Whitehorse Travel Guide
Whitehorse, Yukon’s Capital City with a population of 25,000, is the big city in the north. For the rural Yukoners, it is the scary metropolis. They may look at you in real horror when you tell them that you just came from there.
It is a welcoming place with a frontier spirit, easy to get around with amazingly friendly people. It is a great starting point for travellers exploring the North. Whitehorse has a fairly young population with many of its residents being active and adventurous.
The city is nestled in a forested valley with mountains on either side. The mighty Yukon River winds through Whitehorse. Yukon’s capital city lies in the traditional territory of the Kwanlin Dün First Nation and Ta’an Kwächä’n Council. You will find all the amenities of a big city in Whitehorse and I fell in love with its small-town personality. Actually, I could see myself getting settled here.
While you’re in Whitehorse pick up a couple of books from the Robert Service collection and The Call Of The Wild from Jack London to get into the northern spirit.
The Visitor Information Centre, on Second Avenue and Lambert Street downtown, is a great place to stop when you first arrive in town. It offers a big parking area for RVs. Once you got some travel tips from the helpful staff head south on the river pathway and start exploring.
The Early Days
Long before the Gold Rush First Nations occupied seasonal fish camps along the Yukon River in Whitehorse for thousands of years. Whitehorse started as a transportation hub for boats, trains and later road vehicles. In 1898, it was a stopover for stampeders travelling downriver to the Klondike Goldfields.
The White Pass and Yukon Railway between Whitehorse and Skagway, Alaska was completed in 1900. The railway made it easier to reach the Klondike for those who could afford the train fare. The arrival of the railway turned Whitehorse into a more permanent community.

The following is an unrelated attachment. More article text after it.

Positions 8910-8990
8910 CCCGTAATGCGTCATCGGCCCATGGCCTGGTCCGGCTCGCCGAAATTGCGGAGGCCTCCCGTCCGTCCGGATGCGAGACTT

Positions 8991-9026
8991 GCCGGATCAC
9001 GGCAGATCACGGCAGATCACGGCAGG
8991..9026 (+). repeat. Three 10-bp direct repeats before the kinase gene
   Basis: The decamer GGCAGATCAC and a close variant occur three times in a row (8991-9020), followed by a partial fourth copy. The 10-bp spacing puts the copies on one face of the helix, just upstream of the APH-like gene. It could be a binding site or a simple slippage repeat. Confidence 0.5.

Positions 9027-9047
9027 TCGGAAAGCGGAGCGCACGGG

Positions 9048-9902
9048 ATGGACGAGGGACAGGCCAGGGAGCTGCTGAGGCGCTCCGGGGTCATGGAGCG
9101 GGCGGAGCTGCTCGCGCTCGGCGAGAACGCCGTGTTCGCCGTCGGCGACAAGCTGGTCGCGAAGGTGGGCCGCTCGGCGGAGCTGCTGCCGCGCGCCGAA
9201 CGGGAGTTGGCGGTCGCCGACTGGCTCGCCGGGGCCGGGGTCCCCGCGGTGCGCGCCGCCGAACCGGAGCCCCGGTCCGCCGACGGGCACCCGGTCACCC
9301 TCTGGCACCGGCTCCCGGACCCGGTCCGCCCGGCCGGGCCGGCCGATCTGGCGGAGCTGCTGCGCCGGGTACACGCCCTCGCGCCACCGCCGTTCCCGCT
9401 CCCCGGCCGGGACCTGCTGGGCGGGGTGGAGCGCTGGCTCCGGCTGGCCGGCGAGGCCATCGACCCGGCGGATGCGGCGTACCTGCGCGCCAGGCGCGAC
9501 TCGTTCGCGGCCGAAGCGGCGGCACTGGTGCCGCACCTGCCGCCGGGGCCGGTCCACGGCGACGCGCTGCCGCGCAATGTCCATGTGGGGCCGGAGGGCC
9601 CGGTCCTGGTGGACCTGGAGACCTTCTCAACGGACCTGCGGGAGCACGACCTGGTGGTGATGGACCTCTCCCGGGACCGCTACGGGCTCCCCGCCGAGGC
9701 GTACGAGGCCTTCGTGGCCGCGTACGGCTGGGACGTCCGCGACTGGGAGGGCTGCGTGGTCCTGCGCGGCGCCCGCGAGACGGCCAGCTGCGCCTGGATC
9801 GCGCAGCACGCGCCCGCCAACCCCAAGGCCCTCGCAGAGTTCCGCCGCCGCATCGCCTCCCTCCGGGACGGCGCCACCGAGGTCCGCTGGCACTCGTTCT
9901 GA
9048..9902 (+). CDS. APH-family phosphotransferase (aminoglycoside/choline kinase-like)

In 1942 when the Alaska Highway was built Whitehorse boomed. Whitehorse became Yukon’s capital in 1953 and replaced Dawson City.
Getting There and Around
Whitehorse is a small city and the downtown area can easily be toured by foot. In summer, Whitehorse and its surroundings are perfect for cycling. The Whitehorse Transit bus system connects downtown with residential neighbourhoods.
By Air – Whitehorse International Airport is five minutes from downtown. Daily flights connect to regional and international airports. Most hotels, bed and breakfast and tour operators offer airport transfer. Otherwise, you can hire a cab in front of the airport. Car rental firms are also at the airport.
By Car – Downtown Whitehorse is only a short drive from the Alaska Highway. Take Robert Service Way turn off at km 1419 or Two Mile Hill at km 1425, both take you to downtown Whitehorse.
By Bus – Greyhound Canada connects Whitehorse to various western Canada destinations, like Vancouver, Calgary, and Edmonton. Check out their website for times and destinations. www.greyhound.ca
For destinations north of Whitehorse and for Alaska search for Alaska Direct Bus Line or Alaska/Yukon Trails.
By Sea – The nearest port is Skagway, Alaska. If you arrive in Skagway on a cruise ship you can travel on the historic White Pass and Yukon Route railway to Carcross, where you connect by bus to Whitehorse (only available in summer). Some cruise and tour companies provide bus connections between Skagway and Whitehorse.
Note: It is one-hour time difference when travelling between the Yukon and Alaska. The time is one hour ahead in the Yukon. Also, remember that you will need a passport or other approved ID at the international border.
Things To See and Do In Whitehorse
SS Klondike National Historic Site
One of Whitehorse’s historical display you don’t want to miss is the SS Klondike, the largest sternwheeler that plied the Yukon River between Whitehorse and Dawson City, first launched in 1937.
The vessel used to take 36 hours to travel to Dawson from Whitehorse and four or five days to return upriver. In 1952 it was transformed into a cruise ship and retired in 1955.